US Embassy in Kabul pauses visa services as coronavirus cases surge
KABUL, Afghanistan — The U.S. Embassy here is halting all visa operations in response to a spike in coronavirus cases, adding to growing concerns among Afghans who worked for the U.S. government that they won’t be able to emigrate to the U.S. before foreign forces fully withdraw.
The indefinite suspension will start Sunday, the embassy said in a statement Friday.
The move comes amid a deadly third wave of coronavirus throughout Afghanistan that has claimed the life of one embassy worker. More than 3,400 people have died from the virus in the country since the pandemic began last year.
“We acknowledge and regret the inconvenience to applicants as we seek to protect the health of our staff and applicants to ensure we can fully support visa and other consular services going forward,” the statement said.
Those who had appointments scheduled for the coming days will be able to reschedule as soon as visa operations resume, the embassy said. No expected resumption date was given.
The withdrawal of American troops and military equipment from Afghanistan is more than halfway finished, U.S. Central Command said this week. In April, President Joe Biden announced that all foreign forces would be out of the country by Sept. 11, but U.S. and NATO officials have since said the pullout could be completed as early as next month.
As the withdrawal progresses, the State Department has been working to process a backlog of some 18,000 Afghan special immigrant visa applications that were held up last year because of the pandemic.
The SIV program allows Afghans who worked for the U.S. government, their spouses and their children, to emigrate to the U.S. Many of the applicants, which include military translators, are said to be at great personal risk for supporting the international coalition.
“I don’t think it’s a good decision by the embassy to suspend the visa process now,” an SIV applicant in the eastern city of Jalalabad, who asked to remain anonymous for security reasons, told Stars and Stripes.
The applicant said he lost his finger during a bomb blast while translating for American forces several years ago, and that the Taliban have since issued a statement accusing him of being a spy for Washington and calling for his arrest.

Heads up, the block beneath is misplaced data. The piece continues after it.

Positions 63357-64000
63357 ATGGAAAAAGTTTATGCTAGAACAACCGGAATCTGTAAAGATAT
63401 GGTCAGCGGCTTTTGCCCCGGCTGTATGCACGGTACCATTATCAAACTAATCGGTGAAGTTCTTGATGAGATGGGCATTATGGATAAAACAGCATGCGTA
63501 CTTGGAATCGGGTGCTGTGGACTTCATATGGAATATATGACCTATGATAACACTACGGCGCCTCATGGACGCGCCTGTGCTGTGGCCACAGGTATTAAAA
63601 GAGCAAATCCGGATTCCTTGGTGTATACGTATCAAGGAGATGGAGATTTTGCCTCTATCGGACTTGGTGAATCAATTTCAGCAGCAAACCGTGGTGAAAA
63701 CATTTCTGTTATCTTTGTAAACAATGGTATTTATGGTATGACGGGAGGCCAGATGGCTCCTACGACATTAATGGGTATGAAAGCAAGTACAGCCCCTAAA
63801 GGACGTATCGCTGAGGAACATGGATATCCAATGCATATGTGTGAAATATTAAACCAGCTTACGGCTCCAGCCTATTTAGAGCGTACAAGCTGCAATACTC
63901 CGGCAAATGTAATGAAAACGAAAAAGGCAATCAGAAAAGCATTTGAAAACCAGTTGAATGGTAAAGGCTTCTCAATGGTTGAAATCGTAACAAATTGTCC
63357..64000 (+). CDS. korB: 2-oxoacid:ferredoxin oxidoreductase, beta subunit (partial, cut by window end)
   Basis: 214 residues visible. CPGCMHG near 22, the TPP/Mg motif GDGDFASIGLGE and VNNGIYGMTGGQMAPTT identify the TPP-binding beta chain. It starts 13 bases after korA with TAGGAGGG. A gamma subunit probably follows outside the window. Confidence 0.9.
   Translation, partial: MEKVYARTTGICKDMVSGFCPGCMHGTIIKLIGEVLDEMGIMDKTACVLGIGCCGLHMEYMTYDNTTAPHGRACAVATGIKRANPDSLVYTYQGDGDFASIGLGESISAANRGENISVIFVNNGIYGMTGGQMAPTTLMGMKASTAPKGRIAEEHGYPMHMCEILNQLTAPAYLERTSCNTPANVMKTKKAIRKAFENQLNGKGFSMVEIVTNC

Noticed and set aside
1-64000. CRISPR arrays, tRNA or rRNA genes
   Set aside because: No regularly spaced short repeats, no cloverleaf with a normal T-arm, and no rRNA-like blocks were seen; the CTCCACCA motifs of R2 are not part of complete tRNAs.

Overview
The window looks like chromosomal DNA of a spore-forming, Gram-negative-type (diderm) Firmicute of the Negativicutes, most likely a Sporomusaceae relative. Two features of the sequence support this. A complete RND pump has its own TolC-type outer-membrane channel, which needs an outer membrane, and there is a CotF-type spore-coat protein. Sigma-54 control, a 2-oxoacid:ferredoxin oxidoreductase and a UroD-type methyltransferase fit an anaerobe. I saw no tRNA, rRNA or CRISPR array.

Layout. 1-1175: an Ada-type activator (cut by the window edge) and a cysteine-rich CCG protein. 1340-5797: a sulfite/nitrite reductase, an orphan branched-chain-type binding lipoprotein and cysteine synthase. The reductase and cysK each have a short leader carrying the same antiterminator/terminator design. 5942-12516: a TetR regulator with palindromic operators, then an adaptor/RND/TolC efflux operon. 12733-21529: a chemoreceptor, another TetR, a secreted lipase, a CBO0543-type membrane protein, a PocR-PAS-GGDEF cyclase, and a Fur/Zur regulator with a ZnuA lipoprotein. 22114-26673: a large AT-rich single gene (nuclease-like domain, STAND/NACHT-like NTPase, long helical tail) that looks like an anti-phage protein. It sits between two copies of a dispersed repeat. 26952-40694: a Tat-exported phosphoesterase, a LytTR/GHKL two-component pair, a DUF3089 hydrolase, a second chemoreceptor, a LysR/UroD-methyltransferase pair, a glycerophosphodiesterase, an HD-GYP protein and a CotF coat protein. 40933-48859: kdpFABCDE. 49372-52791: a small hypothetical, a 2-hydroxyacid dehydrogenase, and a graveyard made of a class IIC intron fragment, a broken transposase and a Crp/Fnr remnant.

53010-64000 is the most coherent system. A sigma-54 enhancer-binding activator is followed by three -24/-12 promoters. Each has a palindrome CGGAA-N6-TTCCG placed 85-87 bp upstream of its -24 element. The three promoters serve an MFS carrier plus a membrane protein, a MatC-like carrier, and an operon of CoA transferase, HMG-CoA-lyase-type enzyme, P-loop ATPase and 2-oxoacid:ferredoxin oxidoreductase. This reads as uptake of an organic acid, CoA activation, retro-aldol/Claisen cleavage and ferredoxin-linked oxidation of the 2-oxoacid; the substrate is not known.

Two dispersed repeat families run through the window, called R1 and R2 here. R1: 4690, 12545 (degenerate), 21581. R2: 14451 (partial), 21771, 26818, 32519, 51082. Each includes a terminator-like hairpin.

“We’re facing huge threats already,” the man said in a telephone interview Saturday, referring to SIV applicants. “And we think it will be even worse for us once foreign forces leave. We are calling on the U.S. to speed up the [visa] process.”
Similar sentiment has been echoed in Washington.
Following news of the imminent suspension of visa operations, Rep. Michael McCaul, R-Texas, the ranking member of the House Foreign Affairs Committee, called on Biden to consider using humanitarian parole for SIV applicants, who he described as having “a bullseye on their backs.”
Humanitarian parole allows temporary entry into the United States in emergency situations to those who would otherwise be not be granted entry.
“The health and safety of our diplomatic personnel is a high priority for me,” McCaul said in a statement Friday. “But suspending visa operations at the U.S. Embassy in Kabul at this critical juncture only further exacerbates the situation for those awaiting their Special Immigrant Visas.”
Meanwhile, a bipartisan group of senators introduced a bill Friday that would add 20,000 visas to the SIV program — nearly double the number Congress has authorized since 2014 — and make applying for them easier.
“This legislation would make important updates to the Afghan Special Immigrant Visa program to help more vulnerable aides and their families escape before it is too late,” Roger Wicker, R-Miss., one of the senators who introduced the bill, said in a statement. “The U.S. owes these courageous men and women a debt of gratitude — we cannot leave them behind.”
Afghanistan’s Health Ministry said this week that it expected coronavirus cases to hit their peak in the country within the next four weeks.